Fox Intl. Prods., the studio’s busy local-language production arm for overseas releases, is about to give some of its slate a specialty theatrical push in the U.S.
Gerardo Naranjo’s Mexican crime drama “Miss Bala” and Hong-jim Na’s South Korean crime thriller “The Yellow Sea” will get limited domestic runs through 20th Century Fox. Studio will unspool “Bala” Oct. 14 starting in New York while “Yellow” will also unspool some time in the fall.
D2 Films prexy David Dinerstein is consulting with Fox to strategize domestic marketing and distribution for both pics, with discussions for future films in the works.
News of both pics comes three months after Fox announced its Fox World Cinema label, designed to capitalize on the North American ancillary value of FIP films.
Earlier FIP titles (such as last year’s Indian romantic drama “My Name Is Khan”) have unspooled via Searchlight or bypassed U.S. theaters entirely.
“Miss Bala” premiered in Cannes’ Un Certain Regard section in May and has secured a spot in both the Toronto Film Festival’s Contemporary World Cinema lineup and the New York Film Fest.
“Bala,” exec produced by Gael Garcia Bernal, Diego Luna and Geminiano Pineda, is a co-production of Canana and FIP.
“The Yellow Sea” (aka “The Murderer”) also played in Cannes’ Un Certain Regard section after its December 2010 Korean release. “Sea” is a Popcorn Film production in association with Showbox/Mediaplex Inc and FIP.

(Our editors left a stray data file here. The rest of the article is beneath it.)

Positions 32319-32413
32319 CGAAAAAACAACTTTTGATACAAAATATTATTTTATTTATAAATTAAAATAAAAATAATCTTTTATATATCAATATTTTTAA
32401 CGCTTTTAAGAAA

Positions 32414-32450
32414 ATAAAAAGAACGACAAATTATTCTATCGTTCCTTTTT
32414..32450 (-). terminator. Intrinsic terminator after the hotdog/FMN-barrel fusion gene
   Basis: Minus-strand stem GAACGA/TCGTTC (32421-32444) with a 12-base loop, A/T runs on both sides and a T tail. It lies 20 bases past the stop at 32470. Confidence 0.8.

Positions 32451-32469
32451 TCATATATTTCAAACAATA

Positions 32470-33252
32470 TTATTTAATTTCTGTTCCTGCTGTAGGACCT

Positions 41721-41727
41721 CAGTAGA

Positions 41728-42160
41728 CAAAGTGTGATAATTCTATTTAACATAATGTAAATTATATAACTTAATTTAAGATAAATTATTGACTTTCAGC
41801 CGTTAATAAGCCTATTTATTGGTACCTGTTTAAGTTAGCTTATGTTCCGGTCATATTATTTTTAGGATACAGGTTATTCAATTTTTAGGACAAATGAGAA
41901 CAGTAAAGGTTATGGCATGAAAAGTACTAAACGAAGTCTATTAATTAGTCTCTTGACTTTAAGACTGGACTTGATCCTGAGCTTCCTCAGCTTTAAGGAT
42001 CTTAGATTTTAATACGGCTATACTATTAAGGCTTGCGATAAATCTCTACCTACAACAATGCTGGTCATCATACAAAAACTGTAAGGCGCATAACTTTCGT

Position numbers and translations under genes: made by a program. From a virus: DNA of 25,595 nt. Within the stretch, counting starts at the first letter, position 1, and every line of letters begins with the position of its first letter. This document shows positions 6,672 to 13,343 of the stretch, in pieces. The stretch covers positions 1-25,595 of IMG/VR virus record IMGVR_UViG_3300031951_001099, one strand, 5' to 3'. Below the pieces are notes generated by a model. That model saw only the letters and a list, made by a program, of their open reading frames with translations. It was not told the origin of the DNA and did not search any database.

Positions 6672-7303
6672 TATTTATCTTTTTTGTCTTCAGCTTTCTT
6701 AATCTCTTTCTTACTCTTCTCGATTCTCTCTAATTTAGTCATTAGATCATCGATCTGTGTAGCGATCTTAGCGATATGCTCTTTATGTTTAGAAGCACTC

Under head Sanford Panitch, FIP produces some 25 films a year, only some of which are considered a good fit for a U.S. release. FIP and other studio local-language production divisions generally aim more commercial titles than typical U.S. foreign-language arthouse releases. They’re usually designed for specific territories and not expected to be released domestically.
Sony released “Crouching Tiger, Hidden Dragon” via its Classics arm more than a decade ago to boffo box office, but few examples of such synergy have followed. Music Box’s success with the “Girl With the Dragon Tattoo” trilogy may be influencing Fox and some other studios to rethink the potential of their foreign-language fare.
Dinerstein’s D2 outfit has seen success with this year’s roadshow rollout of Kevin Smith’s “Red State,” tying screenings to Smith’s lecture appearances. Prior to establishing his consultancy, Dinerstein was prexy of Lakeshore Entertainment and co-prexy of Paramount Classics.
(Rachel Abrams contributed to this report.)